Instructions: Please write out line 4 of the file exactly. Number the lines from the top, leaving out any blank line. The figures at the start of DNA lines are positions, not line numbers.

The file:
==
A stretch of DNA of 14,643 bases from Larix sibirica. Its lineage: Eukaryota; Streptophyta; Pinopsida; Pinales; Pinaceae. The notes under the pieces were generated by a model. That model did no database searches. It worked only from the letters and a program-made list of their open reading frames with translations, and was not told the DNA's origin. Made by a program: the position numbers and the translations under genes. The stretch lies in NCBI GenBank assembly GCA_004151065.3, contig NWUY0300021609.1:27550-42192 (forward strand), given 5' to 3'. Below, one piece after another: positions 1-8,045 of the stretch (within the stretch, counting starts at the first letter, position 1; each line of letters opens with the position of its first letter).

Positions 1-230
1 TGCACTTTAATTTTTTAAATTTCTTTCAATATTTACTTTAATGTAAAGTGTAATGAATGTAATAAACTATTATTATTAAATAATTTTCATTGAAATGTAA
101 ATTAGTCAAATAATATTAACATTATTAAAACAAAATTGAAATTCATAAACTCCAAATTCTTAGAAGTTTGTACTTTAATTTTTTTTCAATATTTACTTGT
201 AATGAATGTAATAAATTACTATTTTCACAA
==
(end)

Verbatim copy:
101 ATTAGTCAAATAATATTAACATTATTAAAACAAAATTGAAATTCATAAACTCCAAATTCTTAGAAGTTTGTACTTTAATTTTTTTTCAATATTTACTTGT